No will means a more complicated estate administration.
Facing the death of a parent is hard.
It is harder without a will.
Who will administer the will?
What happens if your parent also had a credit card debt and a second mortgage on his or her home?
Well, for a third-party response we turn to a recent nj.com post that asked “Who is responsible if dad dies with no will?”
The first step is neither expensive nor difficult.
You can be appointed as an administrator for the will.
As an administrator you may need to post a bond based on the value of the estate.
This step is often waived for executors named in a will.
Can you see why a will is helpful?
Does posting bond mean you are taking on the debts of your parent under your own name?
You are not personally responsible for them.
Even foreclosure on the home?
Heirs may be named in the proceedings, but you do not necessarily need to respond.
What if you do not want to be the administrator?
You are not obligated as an heir or family member to step in.
What if you already committed to this role?
The court must allow you to resign.
A successor fiduciary will need to be appointed.
Does it have to be a family member?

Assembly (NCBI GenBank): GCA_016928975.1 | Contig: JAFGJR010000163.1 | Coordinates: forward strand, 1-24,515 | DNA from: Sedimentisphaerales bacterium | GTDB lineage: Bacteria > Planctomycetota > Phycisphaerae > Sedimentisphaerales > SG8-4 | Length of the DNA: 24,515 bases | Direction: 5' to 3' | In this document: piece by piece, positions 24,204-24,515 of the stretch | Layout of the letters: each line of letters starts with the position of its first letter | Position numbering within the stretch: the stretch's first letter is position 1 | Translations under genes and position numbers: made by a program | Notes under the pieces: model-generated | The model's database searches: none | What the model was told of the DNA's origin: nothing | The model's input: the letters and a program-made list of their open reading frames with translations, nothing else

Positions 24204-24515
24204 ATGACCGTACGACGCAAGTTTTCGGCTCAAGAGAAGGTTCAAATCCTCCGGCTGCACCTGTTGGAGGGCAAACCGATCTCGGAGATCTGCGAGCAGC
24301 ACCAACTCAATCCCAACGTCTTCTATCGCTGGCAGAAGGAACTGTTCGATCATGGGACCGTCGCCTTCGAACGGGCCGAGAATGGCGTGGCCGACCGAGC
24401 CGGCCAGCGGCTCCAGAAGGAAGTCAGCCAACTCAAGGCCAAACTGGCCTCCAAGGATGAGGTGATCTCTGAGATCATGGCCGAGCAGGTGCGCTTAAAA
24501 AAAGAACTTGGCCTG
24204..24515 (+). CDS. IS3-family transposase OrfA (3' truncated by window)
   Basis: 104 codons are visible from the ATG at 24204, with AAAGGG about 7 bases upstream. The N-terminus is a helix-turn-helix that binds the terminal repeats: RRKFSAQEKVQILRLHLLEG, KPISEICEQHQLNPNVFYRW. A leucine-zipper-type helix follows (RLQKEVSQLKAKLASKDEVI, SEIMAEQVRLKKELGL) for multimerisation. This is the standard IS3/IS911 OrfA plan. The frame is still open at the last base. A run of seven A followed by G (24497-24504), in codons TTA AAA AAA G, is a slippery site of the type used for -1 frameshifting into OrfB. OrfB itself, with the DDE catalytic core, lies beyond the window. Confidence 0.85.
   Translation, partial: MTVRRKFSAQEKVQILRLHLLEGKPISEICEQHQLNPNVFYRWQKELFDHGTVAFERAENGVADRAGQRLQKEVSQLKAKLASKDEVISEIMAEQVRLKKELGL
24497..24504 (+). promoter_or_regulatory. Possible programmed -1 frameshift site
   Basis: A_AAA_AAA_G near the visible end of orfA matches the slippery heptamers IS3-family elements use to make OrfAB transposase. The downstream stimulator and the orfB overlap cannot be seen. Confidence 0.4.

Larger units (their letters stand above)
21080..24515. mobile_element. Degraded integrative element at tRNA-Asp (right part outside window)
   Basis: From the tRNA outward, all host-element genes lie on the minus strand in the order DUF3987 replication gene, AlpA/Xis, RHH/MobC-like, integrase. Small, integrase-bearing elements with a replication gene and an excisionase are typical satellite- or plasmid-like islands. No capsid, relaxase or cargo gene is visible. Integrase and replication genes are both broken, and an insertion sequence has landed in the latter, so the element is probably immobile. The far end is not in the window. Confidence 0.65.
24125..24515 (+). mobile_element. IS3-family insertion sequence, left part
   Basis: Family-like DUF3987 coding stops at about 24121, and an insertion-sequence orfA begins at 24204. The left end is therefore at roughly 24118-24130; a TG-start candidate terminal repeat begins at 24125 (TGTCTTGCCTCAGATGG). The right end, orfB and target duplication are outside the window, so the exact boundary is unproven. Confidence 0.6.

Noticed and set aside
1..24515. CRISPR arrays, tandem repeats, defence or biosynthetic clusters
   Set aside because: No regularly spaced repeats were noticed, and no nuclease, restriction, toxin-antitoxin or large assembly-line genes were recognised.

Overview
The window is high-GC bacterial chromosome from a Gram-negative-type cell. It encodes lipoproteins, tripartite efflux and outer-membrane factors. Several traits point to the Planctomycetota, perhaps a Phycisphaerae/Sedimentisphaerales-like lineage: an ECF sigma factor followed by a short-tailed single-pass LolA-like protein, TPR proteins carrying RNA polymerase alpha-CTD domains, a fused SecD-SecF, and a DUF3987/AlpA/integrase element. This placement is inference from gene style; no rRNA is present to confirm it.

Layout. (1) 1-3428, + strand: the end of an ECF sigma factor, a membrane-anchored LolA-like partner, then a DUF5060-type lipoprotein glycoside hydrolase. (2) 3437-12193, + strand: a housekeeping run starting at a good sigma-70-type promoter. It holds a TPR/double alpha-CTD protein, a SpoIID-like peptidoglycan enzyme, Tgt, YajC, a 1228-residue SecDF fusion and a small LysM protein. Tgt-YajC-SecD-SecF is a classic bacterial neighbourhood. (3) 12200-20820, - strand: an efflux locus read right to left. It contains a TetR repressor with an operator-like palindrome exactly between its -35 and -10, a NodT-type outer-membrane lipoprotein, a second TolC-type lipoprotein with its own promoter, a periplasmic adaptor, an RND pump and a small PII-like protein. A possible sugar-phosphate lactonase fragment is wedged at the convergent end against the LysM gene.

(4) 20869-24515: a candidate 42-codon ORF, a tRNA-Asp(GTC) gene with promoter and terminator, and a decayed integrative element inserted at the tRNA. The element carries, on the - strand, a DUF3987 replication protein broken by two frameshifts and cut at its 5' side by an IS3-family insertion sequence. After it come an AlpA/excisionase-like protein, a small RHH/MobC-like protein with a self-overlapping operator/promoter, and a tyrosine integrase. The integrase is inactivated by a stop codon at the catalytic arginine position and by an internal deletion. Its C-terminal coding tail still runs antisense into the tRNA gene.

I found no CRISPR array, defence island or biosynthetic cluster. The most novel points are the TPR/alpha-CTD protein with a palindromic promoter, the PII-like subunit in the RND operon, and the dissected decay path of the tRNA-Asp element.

The court may appoint an attorney.
The administrator must be paid.
From the sale of the assets in the estate.
What if you do not want to administer the estate alone?
Can you share the responsibility?
Perhaps you have siblings.
You are all eligible to be appointed to act jointly as the administrator.
Do you forfeit your inheritance by refusing?
Still, the situation is not ideal.
Do not go it alone or make decisions without first contacting an experienced estate planning attorney for to weigh your options.
Work with an experienced estate planning attorney to get your affairs in order.
So, how do you find an "experienced" estate planning attorney?
First, ask around. Friends, family and other professional advisors are trustworthy sources.
Second, conduct an "organic" search on "Google" for "estate planning" near you (e.g., "Estate Planning Anytown MoKan").
Third, either way, verify! Check out the education, experience, ratings and client reviews of any attorney before you contact him or her.
In fact, I use both of these services to thoroughly vett attorneys before referring members of our "client" family for legal help in other areas of law or for matters in jurisdictions outside Kansas or Missouri.
Remember: “An ounce of prevention is worth a pound of cure.” When making your financial, tax and estate plans, do not go it alone. Be sure to engage competent professional counsel.
For more information about estate planning in Overland Park, KS (and throughout the rest of Kansas and Missouri), visit our estate planning website and be sure to subscribe to our complimentary estate planning e-newsletter while you are there.
Reference: nj.com (February 23, 2017) “Who is responsible if dad dies with no will?”